It really helps having a guru around for LabVIEW.

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'Arc the daft' pretty much nailed exactly what one should try to do to learn LabVIEW. However, I would not skip Basic's I and II. The classes do teach basic programming concepts and are geared to non-programmers, however they do cover the IDE extensively. The LabVIEW IDE is strange coming from a text based language and spending the time in the class learning it with an instructor can really accelerate your learning.

I would skip Intermediate 1 if you are a seasoned developer. Intermediate 1 tries to teach software engineering practices in the span of a three day course. If you are studying to get your CLD you need to know the course and the terminology for the exam, otherwise I wouldn't spend my time or capital in the course.

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Thanks for the second opinion. – Don Kirkby Sep 17 '08 at 5:33

Subscribe to the Info-LabVIEW mailing list. It's got a lot quieter in recent times as the NI and LAVA forums have grown in popularity, but it's still read by some very experienced and helpful people, including people at NI, and if you can't find what you need elsewhere then a good question will usually get a good answer.

The NI style guide, as already mentioned, is a good reference - re-read it as you learn about more of the things it covers, it contains some densely packed good advice.

Personal top tips: look at the supplied example code (although it's not necessarily perfect); learn to use queues and notifiers as soon as possible; don't dive in to using event structures and control references until you've figured out what you can and can't do without them; and start small and simple - you should find it easy to reuse this code later on by repackaging it into subVI's as the scope of your ambitions increases. And have fun!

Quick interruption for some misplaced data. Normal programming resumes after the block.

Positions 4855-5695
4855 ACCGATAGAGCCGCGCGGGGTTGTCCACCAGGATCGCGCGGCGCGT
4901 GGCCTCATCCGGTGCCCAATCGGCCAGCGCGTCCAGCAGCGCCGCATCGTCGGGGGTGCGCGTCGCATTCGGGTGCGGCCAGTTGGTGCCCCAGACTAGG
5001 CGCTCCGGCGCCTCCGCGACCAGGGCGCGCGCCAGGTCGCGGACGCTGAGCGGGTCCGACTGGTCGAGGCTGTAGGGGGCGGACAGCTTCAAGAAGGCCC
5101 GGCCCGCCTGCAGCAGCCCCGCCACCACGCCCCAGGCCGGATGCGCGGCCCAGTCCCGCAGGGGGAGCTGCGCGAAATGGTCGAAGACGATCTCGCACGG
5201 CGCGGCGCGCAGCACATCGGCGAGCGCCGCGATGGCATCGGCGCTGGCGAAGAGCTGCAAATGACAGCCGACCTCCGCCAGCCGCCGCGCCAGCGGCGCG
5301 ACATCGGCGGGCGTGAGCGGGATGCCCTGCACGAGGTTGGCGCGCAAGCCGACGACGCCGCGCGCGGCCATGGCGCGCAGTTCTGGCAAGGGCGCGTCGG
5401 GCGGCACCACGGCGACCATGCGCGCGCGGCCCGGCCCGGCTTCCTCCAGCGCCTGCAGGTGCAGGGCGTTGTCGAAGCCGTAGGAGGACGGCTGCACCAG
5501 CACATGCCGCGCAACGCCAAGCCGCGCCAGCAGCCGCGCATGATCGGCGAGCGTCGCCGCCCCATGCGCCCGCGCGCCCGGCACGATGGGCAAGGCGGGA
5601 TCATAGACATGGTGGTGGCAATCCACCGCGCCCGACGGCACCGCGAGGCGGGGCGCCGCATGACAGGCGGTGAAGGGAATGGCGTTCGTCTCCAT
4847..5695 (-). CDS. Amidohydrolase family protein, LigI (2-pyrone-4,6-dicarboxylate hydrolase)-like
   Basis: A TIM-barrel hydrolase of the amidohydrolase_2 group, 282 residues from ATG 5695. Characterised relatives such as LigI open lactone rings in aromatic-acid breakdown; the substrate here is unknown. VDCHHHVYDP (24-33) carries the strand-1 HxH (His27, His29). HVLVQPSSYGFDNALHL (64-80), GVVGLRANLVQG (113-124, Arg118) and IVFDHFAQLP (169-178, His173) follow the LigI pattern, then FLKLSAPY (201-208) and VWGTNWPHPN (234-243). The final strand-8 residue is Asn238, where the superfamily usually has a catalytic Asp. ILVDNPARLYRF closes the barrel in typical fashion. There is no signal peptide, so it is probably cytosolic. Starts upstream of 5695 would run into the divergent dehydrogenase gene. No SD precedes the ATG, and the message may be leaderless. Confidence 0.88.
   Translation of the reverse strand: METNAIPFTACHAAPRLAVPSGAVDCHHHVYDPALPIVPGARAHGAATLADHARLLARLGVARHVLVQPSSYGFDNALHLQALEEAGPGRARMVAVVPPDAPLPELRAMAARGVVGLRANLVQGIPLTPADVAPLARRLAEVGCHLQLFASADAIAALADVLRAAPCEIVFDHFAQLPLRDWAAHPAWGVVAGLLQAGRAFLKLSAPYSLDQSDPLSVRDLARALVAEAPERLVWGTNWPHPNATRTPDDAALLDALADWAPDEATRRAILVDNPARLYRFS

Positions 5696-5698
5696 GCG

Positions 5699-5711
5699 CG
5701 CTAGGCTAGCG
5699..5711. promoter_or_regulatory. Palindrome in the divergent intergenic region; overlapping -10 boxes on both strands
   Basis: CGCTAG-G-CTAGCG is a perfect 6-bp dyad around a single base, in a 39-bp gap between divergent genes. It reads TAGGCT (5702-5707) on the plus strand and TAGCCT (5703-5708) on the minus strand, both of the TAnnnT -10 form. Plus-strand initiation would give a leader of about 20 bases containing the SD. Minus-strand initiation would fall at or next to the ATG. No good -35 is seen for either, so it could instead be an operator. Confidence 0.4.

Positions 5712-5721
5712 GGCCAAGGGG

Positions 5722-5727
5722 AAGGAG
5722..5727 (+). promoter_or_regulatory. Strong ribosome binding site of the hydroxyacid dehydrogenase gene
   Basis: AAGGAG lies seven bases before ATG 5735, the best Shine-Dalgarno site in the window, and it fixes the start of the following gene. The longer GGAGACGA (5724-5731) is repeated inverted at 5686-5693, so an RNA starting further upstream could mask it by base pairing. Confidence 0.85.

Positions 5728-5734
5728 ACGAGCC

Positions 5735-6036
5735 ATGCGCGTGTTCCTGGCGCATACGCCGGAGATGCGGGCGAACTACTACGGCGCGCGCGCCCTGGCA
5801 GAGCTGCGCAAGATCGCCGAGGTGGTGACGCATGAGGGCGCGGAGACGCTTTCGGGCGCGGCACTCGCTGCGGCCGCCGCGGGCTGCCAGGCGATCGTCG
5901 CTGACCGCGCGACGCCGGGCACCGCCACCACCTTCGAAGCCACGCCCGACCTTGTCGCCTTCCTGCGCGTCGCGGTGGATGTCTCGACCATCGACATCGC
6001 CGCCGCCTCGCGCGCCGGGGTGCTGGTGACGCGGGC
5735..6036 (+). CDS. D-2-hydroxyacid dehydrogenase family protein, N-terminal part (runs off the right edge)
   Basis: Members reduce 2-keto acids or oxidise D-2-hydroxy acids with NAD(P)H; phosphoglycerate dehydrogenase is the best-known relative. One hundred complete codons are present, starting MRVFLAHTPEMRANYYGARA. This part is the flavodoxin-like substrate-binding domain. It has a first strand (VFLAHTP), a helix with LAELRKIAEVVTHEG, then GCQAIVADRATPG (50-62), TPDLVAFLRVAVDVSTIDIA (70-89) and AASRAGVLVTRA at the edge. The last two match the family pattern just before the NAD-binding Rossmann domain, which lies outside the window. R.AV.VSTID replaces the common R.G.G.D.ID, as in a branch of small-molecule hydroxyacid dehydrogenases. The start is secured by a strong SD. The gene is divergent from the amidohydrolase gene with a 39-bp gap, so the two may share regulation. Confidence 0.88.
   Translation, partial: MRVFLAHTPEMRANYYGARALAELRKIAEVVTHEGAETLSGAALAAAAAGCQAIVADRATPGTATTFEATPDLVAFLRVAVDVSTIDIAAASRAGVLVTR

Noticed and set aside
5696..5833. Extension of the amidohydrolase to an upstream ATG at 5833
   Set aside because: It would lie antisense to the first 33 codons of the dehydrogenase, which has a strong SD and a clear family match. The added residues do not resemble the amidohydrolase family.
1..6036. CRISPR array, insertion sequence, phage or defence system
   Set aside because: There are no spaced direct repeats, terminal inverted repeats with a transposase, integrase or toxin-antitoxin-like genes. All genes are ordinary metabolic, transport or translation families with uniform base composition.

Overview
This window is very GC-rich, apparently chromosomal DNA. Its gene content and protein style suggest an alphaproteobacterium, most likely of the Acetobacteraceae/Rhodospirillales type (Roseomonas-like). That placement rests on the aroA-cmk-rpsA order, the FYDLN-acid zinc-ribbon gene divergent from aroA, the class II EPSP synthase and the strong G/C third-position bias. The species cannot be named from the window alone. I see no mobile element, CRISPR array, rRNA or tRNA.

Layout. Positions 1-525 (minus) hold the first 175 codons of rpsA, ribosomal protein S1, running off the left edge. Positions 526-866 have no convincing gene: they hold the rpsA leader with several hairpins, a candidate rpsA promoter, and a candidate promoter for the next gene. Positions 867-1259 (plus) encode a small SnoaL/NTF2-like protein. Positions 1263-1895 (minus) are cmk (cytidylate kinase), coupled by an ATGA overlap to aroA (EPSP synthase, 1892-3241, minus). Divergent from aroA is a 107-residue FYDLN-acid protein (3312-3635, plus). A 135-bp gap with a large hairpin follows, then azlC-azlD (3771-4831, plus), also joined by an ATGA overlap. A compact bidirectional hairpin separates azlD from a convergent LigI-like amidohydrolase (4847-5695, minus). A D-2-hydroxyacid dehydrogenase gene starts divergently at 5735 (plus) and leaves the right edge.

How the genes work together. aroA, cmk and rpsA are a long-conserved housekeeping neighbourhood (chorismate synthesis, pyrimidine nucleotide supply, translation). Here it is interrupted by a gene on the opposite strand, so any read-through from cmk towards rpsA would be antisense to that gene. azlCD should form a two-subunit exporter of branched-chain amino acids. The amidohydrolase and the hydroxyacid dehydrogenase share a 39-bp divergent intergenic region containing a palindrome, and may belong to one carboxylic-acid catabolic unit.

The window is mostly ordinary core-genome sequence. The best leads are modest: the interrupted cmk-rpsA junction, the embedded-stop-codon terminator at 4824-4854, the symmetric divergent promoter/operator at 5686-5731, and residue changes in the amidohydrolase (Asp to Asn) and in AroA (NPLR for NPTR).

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For me the best way to learn LabVIEW was by analyzing the in-build examples. The best forums are NI Developer Zone Community and LAVA Forums

LabVIEW is really easy to work with but the tricky bit is to know how to design your application so that it will not becaome a spaghetti. Once you get the basics (e.g. LabVIEW Introduction Course) learn how to use design patterns, events, queues, typedefs and references. Use modular architecture, avoid big structures, try 'writing' your code in small window.

It is also important to know the differences between LabVIEW versions (full/pro, and ver 7.1.1, 8.2, 8.5, 8.6, 2009), how to use version control system with the vi's (binary files), and how to keep your files in project so that you can easily reuse any code and be "DRY" (don't repeat yourself), how to build executable and what LabVIEW RunTime Engine it needs (for customers), what is DAQmx and how to use it, what are VISA drivers and which version is correct for you settings, how to use Measurements & Automation program..

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Thanks for the info. Welcome to Stack Overflow. – Don Kirkby Aug 19 '09 at 17:27

When I started with LabVIEW a few years ago I was given a link to the LabVIEW Graphical Programming Course. It covers the basics and having a sound knowledge of other programming languages I think helped me pick things up quickly.

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I would start with the LabVIEW wiki.

Specifically, LabVIEW Tutorial. There are lots of online references and links to LabVIEW reference books. Welcome to the world of LabVIEW!

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I would suggest you start with LabVIEW for Everyone. Its a good book which covers the basics of LabVIEW well.